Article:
An act for the impartial administration of justice in the cases of persons questioned for any acts done by them in the execution of the law, or for the suppression of riots and tumults, in the province of the Massachuset's Bay, in New England.
The Administration of Justice Act, or Act for the Impartial Administration of Justice, also popularly called the Murdering Act or Murder Act, was an Act of the Parliament of Great Britain. It became law on May 20, 1774. It is one of the measures (variously called the Intolerable Acts, the Punitive Acts or the Coercive Acts by many colonists) that were designed to secure Britain's jurisdiction over the American dominions. These Acts included the Boston Port Act, the Massachusetts Government Act, and the Quartering Act. The Act allowed the royally appointed governor to remove any acquisition placed on a royal official by a patriot, if the governor did not believe the official would have a fair trial. The Act was referred to as the "Murder Act" because the patriots believed that the official could get away with capital offences.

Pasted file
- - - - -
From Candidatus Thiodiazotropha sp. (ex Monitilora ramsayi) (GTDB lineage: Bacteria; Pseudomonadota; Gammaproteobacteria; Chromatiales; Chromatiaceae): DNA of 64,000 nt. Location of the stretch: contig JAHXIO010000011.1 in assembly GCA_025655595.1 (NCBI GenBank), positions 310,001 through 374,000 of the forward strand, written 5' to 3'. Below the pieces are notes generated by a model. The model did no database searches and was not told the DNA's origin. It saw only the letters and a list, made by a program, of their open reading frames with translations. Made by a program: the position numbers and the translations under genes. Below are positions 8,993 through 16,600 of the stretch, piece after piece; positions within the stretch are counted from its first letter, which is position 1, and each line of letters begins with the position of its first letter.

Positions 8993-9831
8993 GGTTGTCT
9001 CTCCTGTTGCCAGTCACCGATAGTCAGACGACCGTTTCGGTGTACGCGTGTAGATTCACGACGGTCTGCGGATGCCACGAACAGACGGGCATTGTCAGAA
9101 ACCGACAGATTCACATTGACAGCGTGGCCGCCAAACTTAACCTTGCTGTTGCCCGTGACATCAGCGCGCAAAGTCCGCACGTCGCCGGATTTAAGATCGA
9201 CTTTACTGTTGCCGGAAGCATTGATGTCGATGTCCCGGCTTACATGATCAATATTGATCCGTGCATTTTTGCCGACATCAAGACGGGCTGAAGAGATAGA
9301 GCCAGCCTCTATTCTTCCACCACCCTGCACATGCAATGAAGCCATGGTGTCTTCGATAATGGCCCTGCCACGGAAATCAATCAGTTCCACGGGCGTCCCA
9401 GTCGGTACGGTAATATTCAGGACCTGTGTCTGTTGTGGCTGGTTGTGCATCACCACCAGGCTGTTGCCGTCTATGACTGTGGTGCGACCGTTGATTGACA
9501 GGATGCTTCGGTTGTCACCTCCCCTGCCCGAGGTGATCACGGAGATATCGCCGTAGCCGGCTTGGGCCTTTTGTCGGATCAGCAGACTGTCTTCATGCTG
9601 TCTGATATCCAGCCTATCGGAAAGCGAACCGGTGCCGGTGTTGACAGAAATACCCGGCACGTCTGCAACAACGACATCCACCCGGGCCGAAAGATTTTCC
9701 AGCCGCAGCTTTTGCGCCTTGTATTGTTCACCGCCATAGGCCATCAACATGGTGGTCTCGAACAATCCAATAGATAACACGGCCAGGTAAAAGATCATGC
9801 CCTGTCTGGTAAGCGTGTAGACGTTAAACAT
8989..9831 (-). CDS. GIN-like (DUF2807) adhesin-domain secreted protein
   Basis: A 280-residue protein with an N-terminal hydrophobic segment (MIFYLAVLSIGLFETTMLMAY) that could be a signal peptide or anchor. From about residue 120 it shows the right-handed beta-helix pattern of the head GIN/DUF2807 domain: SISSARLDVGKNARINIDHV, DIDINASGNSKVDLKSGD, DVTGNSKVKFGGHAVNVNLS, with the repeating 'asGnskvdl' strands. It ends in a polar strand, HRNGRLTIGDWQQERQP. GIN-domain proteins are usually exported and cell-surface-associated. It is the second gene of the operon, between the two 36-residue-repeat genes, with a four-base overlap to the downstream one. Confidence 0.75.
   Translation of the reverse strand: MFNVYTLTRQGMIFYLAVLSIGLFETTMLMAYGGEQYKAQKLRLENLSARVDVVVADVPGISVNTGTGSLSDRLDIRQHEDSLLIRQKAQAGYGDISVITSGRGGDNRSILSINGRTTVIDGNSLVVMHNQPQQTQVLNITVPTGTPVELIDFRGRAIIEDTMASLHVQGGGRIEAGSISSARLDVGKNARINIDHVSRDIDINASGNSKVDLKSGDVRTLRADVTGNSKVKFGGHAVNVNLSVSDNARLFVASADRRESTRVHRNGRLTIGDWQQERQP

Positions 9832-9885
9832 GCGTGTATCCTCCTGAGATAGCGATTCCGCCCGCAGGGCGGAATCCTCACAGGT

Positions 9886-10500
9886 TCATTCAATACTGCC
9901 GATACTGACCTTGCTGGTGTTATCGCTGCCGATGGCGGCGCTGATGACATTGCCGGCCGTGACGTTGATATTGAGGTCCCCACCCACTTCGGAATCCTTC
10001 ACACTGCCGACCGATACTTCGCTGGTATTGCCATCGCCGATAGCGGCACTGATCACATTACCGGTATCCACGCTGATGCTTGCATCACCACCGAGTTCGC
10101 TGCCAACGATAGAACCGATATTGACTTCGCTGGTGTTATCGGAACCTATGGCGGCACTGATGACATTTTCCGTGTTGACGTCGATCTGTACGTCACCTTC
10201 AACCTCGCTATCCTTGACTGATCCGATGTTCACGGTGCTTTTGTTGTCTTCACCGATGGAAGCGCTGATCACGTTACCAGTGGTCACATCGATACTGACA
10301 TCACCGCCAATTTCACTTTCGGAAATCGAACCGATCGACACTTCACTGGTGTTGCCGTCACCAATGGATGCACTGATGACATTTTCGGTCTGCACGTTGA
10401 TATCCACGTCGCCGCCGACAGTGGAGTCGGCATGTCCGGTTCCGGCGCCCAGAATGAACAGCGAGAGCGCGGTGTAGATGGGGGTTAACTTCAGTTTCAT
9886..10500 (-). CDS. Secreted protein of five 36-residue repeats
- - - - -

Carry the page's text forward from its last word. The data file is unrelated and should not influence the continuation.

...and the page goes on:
To assure trials more conducive to the Crown than the prejudices of local juries, the Act granted a change of venue to another British colony or Great Britain in trials of officials charged with a crime growing out of their enforcement of the law or suppression of riots. Witnesses for both sides were also required to attend the trial and were to be compensated for their expenses.